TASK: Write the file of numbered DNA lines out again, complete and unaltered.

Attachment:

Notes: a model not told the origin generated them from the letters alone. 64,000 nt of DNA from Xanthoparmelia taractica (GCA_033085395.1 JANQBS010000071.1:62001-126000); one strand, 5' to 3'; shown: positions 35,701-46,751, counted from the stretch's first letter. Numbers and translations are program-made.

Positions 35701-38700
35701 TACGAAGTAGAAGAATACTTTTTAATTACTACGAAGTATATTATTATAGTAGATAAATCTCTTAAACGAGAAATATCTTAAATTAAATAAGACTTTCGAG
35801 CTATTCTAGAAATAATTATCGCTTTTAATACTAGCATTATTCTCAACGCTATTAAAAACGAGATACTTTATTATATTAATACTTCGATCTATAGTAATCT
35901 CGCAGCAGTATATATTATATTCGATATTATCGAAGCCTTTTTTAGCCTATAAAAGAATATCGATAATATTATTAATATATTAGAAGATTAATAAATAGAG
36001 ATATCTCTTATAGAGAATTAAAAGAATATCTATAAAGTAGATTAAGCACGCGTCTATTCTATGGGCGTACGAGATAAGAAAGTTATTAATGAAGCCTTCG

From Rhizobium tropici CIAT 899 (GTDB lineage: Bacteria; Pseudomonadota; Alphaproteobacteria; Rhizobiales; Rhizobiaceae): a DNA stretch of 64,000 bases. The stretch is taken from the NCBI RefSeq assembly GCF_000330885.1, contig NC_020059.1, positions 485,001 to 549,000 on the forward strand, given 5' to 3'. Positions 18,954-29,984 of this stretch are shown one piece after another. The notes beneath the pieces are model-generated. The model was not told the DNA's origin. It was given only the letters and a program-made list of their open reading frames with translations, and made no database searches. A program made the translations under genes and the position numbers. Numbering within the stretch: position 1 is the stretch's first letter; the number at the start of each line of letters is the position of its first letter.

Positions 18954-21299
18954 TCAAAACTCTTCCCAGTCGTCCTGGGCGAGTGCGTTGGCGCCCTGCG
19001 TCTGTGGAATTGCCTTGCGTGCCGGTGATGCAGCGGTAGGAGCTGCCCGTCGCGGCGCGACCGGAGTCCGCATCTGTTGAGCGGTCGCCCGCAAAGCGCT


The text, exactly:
Notes: a model not told the origin generated them from the letters alone. 64,000 nt of DNA from Xanthoparmelia taractica (GCA_033085395.1 JANQBS010000071.1:62001-126000); one strand, 5' to 3'; shown: positions 35,701-46,751, counted from the stretch's first letter. Numbers and translations are program-made.

Positions 35701-38700
35701 TACGAAGTAGAAGAATACTTTTTAATTACTACGAAGTATATTATTATAGTAGATAAATCTCTTAAACGAGAAATATCTTAAATTAAATAAGACTTTCGAG
35801 CTATTCTAGAAATAATTATCGCTTTTAATACTAGCATTATTCTCAACGCTATTAAAAACGAGATACTTTATTATATTAATACTTCGATCTATAGTAATCT
35901 CGCAGCAGTATATATTATATTCGATATTATCGAAGCCTTTTTTAGCCTATAAAAGAATATCGATAATATTATTAATATATTAGAAGATTAATAAATAGAG
36001 ATATCTCTTATAGAGAATTAAAAGAATATCTATAAAGTAGATTAAGCACGCGTCTATTCTATGGGCGTACGAGATAAGAAAGTTATTAATGAAGCCTTCG

From Rhizobium tropici CIAT 899 (GTDB lineage: Bacteria; Pseudomonadota; Alphaproteobacteria; Rhizobiales; Rhizobiaceae): a DNA stretch of 64,000 bases. The stretch is taken from the NCBI RefSeq assembly GCF_000330885.1, contig NC_020059.1, positions 485,001 to 549,000 on the forward strand, given 5' to 3'. Positions 18,954-29,984 of this stretch are shown one piece after another. The notes beneath the pieces are model-generated. The model was not told the DNA's origin. It was given only the letters and a program-made list of their open reading frames with translations, and made no database searches. A program made the translations under genes and the position numbers. Numbering within the stretch: position 1 is the stretch's first letter; the number at the start of each line of letters is the position of its first letter.

Positions 18954-21299
18954 TCAAAACTCTTCCCAGTCGTCCTGGGCGAGTGCGTTGGCGCCCTGCG
19001 TCTGTGGAATTGCCTTGCGTGCCGGTGATGCAGCGGTAGGAGCTGCCCGTCGCGGCGCGACCGGAGTCCGCATCTGTTGAGCGGTCGCCCGCAAAGCGCT